The anaesthesiologist had ‘untapped potential’ to propose QI work and lead the QI meetings. Although anaesthesiologists’ attendance was particularly desired in the QI meetings; even if they wanted to participate, they could rarely attend, which is consistent with recent studies.34 35 The anaesthesiologists were discouraged by the discussions on topics that were mainly nursing-related and by not observing visible improvements. Historically, physicians have found it difficult to engage in QI work because of an insufficient improvement culture and the inconvenience of the day-time QI work, among other things.36 It is suggested that the physicians’ nature of work limits the use of the GC method, and that the GC method’s does not affect their patient safety culture.16 17 Due to the traditional culture of surgeons not participating much in the PACUs’ daily life, it was not even considered feasible to include surgeons in the QI meetings. This may be an area for further exploration. Physician involvement enables effective team interventions; therefore, more innovative ways to include the physicians in the QI work is necessary.29 37 38

Insufficient visible improvements increased the PACU nurses’ reluctance to report; they discussed the need for establishing a QI board and focusing on one task at the time. Contrarily, the GC method caused increased improvements in a Swedish hospital, where the QI boards were actively used.17 Often data collection happens at the expense of using it for improvement.39 We propose that a QI tool should be more explicitly linked to the GC method and that the healthcare professionals should be educated and assisted in using this.7 40 41 A prerequisite for effective team interventions is that something can be done about the problems discovered, that is, the intervention’s credibility.29 We suggest agreeing on what is feasible to enhance within the PACU-setting, to avoid any discouragement. Furthermore, the managers should initiate, delegate, mandate the QI work, and follow up on the results. This has been identified as necessary to support the GC method.16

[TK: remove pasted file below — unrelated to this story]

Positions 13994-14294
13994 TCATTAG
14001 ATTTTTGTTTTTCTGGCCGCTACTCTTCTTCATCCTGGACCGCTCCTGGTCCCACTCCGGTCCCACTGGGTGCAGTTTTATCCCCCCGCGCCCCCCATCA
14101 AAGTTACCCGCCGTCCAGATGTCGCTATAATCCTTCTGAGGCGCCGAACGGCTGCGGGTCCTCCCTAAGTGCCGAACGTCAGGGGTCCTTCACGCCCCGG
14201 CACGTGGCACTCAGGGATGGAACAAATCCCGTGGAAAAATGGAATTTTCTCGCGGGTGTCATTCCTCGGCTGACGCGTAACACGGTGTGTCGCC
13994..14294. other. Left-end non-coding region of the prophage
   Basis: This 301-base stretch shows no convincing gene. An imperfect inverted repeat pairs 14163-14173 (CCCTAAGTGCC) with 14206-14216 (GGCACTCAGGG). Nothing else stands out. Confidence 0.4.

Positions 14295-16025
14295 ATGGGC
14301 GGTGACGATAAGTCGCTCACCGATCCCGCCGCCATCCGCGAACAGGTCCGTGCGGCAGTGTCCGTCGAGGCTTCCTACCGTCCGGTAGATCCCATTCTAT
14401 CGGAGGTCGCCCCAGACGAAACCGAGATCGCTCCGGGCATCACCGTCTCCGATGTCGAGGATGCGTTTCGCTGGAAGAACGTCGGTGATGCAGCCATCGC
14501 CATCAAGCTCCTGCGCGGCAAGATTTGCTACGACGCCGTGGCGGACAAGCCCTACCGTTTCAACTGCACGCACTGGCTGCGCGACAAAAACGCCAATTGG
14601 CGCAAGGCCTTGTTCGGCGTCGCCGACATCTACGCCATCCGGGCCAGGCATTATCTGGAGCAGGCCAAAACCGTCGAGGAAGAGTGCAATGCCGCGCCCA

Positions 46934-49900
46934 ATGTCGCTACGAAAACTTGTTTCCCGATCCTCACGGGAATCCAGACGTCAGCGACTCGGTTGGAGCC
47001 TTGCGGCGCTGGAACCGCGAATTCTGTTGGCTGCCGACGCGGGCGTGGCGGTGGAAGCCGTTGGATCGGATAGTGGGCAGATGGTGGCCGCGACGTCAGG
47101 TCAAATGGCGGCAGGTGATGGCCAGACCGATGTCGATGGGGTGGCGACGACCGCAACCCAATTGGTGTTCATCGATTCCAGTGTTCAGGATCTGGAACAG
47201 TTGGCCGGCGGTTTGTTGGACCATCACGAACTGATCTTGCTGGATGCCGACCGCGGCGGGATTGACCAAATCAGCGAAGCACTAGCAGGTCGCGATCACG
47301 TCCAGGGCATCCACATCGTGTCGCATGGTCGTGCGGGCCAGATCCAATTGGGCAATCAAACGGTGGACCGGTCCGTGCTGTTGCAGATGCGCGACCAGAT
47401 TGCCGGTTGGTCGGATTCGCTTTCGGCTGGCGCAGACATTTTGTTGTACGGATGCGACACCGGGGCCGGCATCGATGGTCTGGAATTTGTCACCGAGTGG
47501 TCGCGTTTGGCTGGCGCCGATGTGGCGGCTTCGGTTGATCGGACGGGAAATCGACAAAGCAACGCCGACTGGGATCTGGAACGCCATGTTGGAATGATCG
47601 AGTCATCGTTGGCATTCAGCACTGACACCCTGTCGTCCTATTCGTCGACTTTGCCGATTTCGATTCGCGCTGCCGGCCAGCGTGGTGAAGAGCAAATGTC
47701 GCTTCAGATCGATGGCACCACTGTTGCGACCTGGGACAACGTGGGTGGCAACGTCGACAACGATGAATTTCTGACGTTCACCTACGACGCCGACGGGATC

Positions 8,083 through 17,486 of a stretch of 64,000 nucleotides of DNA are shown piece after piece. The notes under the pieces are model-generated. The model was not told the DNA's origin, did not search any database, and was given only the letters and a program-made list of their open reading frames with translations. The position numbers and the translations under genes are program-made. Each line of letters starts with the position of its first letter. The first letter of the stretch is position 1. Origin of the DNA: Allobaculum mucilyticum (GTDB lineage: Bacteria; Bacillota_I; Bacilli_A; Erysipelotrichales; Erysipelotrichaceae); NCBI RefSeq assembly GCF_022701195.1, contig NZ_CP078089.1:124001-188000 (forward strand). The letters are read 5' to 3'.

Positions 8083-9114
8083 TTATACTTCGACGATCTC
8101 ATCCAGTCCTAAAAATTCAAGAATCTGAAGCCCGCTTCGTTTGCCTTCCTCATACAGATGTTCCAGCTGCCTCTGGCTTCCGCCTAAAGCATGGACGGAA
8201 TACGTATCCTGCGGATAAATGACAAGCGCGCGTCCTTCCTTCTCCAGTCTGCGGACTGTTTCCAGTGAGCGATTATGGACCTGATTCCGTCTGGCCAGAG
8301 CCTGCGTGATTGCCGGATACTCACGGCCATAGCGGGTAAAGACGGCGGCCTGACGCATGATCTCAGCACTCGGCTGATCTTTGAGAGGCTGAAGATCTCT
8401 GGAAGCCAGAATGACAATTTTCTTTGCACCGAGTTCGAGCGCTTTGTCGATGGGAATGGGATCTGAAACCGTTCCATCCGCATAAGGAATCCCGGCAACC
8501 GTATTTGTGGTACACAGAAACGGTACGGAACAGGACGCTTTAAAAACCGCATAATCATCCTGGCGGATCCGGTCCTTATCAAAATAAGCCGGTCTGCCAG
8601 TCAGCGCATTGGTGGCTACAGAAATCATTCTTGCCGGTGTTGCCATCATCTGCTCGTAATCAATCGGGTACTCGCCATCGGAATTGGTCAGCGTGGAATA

Reporting issues that needed resolution outside the PACU aroused negative comments from both PACU nurses and other professionals. This resulted in a culture where ‘not all incidents need to be reported’. A totally green cross can signal insufficient trust in each other.16 However, it is important to capture first-hand information from clinicians close to where the incident occurred.42 Issues that need resolution outside the PACU may profit from being discussed in the QI meetings and being reported in the IRS as suggestions for improvements. This could mitigate the weaponisation of incident reporting and be an incentive for broader participation.

Additionally, during the COVID-19 pandemic, PACU nurses did not report the PSIs out of concern for the relocated staff, who more easily made mistakes due to an inadequate routine. This can be understood as a self-limiting cascade.43 Optimising the healthcare professionals’ emotional experience is as significant as enhancing performance for avoiding the PSIs.43 44 This may be done by focusing on the positive deviants, as requested by this study’s healthcare professionals, the psychological safety at work and a systems approach to improving patient safety.7 45 46 Further research is needed to determine if the GC method collectively with a focus on positive performance can improve learning and the healthcare professionals’ emotional experience simultaneously.

Strengths and limitations